Court of Appeal warns Upper Tribunal against seeking conformity in the outcome of deportation appeals

Hot on the heels of the recent case of HA (Iraq) v SSHD [2020] EWCA Civ 1176, the Court of Appeal today handed down judgment in AA (Nigeria) v Secretary of State for the Home Department [2020] EWCA Civ 1296, allowing the Appellant’s deportation appeal.

The Court again considered the proper approach to the unduly harsh test, as well as the extent to which an offender’s rehabilitation is relevant to the proportionality of deportation.  Importantly, the Court of Appeal took the opportunity to remind the Upper Tribunal of the limits of its role, and the need for FTT Judges to be able to make their own value judgments.

Lord Justice Popplewell concluded, at paragraph 41 of the judgment

“This appears to me to be a case in which the Upper Tribunal has interfered merely on the grounds that its members would themselves have reached a different conclusion.  That is impermissible.  I appreciate that under the tribunal system, established by the Tribunals Courts and Enforcement Act 2007 Act, the Upper Tribunal is itself a specialist tribunal, with the function of ensuring that First-tier Tribunals adopt a consistent approach to the determination of questions of principle which arise under the particular statutory scheme in question by giving guidance on those questions of principle: see per Lord Carnwath JSC in the tax context in HMRC v Pendragon Ltd [2015] UKSC 37 at [48] and Baroness Hale PSC in the immigration context in MM (Lebanon) v Secretary of State for the Home Department [2017] 1 WLR 771 at [69] to [74].    However it is no part of such function to seek to restrict the range of reasonable views which may be reached by FTT Judges in the value judgments applied to the many different private and family life circumstances which make almost all cases in this area different from each other.  It is emphatically not part of their function to seek conformity by substituting their own views as to what the outcome should be for those of first instance judges hearing the evidence…”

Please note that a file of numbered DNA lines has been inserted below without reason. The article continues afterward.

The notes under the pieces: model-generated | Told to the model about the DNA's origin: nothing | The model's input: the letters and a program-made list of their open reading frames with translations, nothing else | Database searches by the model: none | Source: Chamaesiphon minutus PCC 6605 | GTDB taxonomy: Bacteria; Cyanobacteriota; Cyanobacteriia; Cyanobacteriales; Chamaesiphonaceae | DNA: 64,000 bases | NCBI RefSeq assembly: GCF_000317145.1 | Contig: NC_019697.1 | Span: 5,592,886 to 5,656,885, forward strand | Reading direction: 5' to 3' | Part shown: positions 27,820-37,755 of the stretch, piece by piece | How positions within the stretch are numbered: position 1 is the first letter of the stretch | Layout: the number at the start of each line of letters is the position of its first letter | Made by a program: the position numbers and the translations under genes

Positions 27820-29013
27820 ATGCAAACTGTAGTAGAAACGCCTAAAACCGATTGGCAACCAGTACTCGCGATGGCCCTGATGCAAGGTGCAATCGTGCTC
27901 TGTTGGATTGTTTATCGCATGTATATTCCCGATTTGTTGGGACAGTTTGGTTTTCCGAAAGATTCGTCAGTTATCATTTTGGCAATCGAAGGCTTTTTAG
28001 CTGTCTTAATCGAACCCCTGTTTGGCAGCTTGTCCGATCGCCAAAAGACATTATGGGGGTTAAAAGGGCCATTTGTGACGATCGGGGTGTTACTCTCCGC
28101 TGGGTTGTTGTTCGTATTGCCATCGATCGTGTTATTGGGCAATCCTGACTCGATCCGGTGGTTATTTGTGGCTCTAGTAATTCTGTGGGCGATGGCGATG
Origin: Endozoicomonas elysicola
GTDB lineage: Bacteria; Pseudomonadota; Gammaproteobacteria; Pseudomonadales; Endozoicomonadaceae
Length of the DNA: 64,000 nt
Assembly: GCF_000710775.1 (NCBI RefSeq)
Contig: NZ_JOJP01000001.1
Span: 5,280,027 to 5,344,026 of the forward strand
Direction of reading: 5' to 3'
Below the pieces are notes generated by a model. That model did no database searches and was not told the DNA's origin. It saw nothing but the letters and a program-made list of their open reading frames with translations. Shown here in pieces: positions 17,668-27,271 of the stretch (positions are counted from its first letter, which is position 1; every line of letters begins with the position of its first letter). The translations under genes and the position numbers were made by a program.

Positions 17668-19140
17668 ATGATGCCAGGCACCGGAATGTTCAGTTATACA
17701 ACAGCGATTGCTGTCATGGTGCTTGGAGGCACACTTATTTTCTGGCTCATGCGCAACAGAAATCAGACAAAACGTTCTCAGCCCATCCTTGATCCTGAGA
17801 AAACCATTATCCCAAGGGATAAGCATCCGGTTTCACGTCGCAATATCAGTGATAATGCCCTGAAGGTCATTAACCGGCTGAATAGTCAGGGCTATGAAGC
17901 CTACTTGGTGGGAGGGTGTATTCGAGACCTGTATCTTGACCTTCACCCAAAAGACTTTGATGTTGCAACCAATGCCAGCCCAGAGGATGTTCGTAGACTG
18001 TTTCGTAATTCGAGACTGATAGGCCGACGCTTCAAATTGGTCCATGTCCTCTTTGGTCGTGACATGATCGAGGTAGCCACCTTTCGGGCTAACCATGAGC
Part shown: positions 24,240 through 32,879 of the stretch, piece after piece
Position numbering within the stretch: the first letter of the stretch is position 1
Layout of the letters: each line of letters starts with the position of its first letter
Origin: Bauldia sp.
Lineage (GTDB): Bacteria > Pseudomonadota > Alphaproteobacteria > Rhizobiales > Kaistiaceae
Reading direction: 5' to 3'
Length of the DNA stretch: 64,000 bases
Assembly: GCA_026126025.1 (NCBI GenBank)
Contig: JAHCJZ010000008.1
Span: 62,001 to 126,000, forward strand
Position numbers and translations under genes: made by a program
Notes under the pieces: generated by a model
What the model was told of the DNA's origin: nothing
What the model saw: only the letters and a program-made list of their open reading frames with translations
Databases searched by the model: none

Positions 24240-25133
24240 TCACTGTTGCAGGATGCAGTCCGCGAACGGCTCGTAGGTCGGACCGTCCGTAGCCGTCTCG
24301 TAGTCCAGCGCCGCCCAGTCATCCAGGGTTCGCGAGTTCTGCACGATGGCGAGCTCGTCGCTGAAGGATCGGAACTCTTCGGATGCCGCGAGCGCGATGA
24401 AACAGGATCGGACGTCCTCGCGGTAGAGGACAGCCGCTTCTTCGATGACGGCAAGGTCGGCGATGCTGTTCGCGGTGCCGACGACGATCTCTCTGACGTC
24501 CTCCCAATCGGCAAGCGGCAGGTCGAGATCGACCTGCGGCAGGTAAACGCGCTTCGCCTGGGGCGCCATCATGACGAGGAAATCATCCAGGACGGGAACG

The Secretary of State’s application for permission to appeal to the Supreme Court was refused, but it remains to be seen whether, if that application is renewed, the Supreme Court will wish to address the guidance handed down in HA and reiterated in this case.

The Appellant was represented by David Lemer, instructed by Tamana Aziz of Duncan Lewis solicitors.